In a joint submission to the Tax Office, Chartered Accountants Australia and New Zealand and CPA Australia have called for a softer approach to SGC penalties where late payments are out of an employer’s control.
Employers who fail to pay their employees’ super on time are currently required to pay the SGC, even if the contribution is just one day late.
“We have long had concerns about the severity of SGC for all employers especially for inadvertent errors and late payments that could not have been reasonably foreseen by an employer which had been doing its best to comply with the SGAA provisions,” said CA ANZ and CPA Australia.
“We have also had concerns about the complexities employers face when seeking to comply with the SGAA and the requirements of industrial relations instruments, especially when these might be in conflict.”
The submission comes as the ATO looks to finalise its Law Administration Practice Statement PS LA 2021/D1, which guides ATO officers on their discretion to remit part 7 penalties for employers with a good compliance history.
According to the joint bodies, full SGC penalty remission should also be provided where there are delays in processing payments due to approved deposit-taking Institution (ADI) processing times, public holidays in different jurisdictions, different processing schedules by clearing houses, superannuation fund processing times, rejected payments by clearing houses or superannuation funds and system failures at clearing houses and ADIs.
The bodies also noted that employers may mistakenly believe that they have fulfilled their obligations when the super contribution has left their bank account, instead of when it is received into their employee’s super fund.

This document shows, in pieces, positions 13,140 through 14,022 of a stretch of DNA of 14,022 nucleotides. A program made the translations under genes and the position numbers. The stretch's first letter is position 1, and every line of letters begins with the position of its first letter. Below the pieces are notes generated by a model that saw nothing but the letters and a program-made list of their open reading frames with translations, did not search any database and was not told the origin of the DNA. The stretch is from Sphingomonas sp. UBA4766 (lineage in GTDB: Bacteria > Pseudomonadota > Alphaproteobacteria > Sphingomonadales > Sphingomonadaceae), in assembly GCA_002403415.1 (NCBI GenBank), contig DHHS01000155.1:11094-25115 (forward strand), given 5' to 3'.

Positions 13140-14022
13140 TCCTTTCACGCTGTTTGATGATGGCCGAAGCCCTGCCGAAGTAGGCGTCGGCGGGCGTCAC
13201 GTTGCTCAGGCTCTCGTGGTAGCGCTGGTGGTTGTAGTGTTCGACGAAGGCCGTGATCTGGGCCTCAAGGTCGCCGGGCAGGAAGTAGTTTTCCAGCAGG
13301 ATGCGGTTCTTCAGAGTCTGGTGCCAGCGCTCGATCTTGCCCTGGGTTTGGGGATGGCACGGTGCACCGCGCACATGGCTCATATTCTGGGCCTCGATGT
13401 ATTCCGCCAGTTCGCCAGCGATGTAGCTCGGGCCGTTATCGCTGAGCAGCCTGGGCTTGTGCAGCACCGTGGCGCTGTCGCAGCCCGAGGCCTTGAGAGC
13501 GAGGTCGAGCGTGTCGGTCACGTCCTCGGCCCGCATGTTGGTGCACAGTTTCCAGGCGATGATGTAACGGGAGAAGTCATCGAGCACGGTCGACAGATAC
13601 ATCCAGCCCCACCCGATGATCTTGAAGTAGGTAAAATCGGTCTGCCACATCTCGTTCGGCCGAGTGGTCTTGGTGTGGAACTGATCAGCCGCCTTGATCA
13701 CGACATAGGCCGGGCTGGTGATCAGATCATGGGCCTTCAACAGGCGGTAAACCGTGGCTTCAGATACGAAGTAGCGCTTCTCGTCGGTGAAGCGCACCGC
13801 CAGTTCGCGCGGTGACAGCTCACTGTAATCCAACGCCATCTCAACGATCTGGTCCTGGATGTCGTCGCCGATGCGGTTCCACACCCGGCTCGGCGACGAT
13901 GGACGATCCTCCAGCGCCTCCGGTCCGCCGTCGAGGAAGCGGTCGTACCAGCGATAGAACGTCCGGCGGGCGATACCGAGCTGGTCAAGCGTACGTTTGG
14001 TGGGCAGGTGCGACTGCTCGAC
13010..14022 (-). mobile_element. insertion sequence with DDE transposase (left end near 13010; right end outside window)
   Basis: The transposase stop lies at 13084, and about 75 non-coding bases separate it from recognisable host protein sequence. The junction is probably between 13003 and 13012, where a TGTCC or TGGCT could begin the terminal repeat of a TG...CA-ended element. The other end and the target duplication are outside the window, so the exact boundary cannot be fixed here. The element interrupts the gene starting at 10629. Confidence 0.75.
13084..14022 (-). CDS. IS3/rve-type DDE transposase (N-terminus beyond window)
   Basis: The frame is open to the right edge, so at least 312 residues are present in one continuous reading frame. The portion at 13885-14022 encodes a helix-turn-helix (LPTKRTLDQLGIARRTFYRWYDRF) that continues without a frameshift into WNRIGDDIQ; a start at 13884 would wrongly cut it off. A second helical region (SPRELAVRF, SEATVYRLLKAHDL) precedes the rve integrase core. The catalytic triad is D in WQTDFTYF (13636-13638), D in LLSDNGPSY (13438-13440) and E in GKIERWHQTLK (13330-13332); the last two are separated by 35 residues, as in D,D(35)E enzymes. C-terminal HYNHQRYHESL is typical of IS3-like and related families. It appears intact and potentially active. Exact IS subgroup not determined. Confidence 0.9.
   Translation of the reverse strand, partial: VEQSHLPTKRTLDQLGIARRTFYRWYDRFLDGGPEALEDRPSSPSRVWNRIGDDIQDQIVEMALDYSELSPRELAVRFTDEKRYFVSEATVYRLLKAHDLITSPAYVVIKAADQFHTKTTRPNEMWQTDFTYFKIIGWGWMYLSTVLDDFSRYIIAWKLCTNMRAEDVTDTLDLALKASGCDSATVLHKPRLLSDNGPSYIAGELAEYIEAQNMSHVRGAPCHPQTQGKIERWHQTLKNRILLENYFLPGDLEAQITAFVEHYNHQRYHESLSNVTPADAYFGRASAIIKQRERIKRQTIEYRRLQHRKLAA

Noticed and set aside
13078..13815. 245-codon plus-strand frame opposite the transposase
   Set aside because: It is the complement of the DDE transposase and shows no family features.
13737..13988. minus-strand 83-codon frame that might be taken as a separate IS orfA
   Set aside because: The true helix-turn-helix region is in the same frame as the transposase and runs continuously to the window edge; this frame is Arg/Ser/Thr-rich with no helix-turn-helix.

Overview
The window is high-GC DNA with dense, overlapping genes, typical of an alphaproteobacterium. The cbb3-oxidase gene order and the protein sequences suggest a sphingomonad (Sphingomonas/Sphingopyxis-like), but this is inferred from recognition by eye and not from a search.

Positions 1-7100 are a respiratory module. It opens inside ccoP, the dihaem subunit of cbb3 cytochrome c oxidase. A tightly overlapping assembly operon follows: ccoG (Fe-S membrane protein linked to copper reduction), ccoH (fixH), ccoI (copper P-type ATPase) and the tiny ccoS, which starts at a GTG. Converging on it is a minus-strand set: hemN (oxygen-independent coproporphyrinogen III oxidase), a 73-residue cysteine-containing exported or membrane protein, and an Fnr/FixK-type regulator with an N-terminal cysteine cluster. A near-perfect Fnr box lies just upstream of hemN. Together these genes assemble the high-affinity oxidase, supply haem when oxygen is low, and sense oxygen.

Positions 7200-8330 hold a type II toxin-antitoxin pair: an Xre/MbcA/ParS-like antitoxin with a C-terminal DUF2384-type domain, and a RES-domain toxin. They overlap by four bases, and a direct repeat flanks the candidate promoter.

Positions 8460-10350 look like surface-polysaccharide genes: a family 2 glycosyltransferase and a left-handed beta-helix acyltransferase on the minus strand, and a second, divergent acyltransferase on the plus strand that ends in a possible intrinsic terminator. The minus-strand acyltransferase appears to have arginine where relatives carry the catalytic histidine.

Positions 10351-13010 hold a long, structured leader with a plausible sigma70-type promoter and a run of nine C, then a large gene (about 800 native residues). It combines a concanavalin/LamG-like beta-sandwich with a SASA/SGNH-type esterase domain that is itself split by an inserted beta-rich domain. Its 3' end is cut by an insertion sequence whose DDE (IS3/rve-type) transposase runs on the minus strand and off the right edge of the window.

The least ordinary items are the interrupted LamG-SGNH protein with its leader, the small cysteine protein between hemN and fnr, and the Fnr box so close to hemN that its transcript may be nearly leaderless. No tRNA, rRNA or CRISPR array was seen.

Where employers are non-compliant due to factors outside their control, the ATO should also allow additional time for them to lodge the SGC statement.
“The legislative deadline for submitting SG Statements after each quarter is extremely tight,” said the joint bodies.
“There are many instances when an employer will be unaware they have not complied with their SG obligations: This may be for a period of time beyond the timeframe in which the SG Statement must have been lodged.”
The ATO has also been urged to consider remitting SGC penalties where employers unintentionally underpay super contributions due to definitional complexity of ordinary time earnings (OTE) compared to salary and wages (S&W).
“The differences between OTE and S&W have been the subject of a lengthy complex ATO ruling, complex court cases and constant requests for Private Binding Rulings,” said the joint bodies.
“Employers who can demonstrate that they have made a good faith attempt to pay the correct SG, but have made an honest mistake in their interpretation of what is included/excluded from OTE and S&W for SG and SGC purposes respectively should be eligible for Part 7 penalty remissions.
“[Similarly], many employers struggle to work through the complex SG rules when combined with various industrial relations instruments.
“For example, where a contractor under industrial relations laws might be an employee under SG legislation, it is possible that businesses in these situations may make a reasonable attempt to comply with the law yet find out many years later that they had made the wrong interpretation. Employers in this situation should be eligible for Part 7 penalty remissions.”
Jotham Lian is the editor of Accountants Daily, the leading source of breaking news, analysis and insight for Australian accounting professionals.
Before joining the team in 2017, Jotham wrote for a range of national mastheads including the Sydney Morning Herald, and Channel NewsAsia.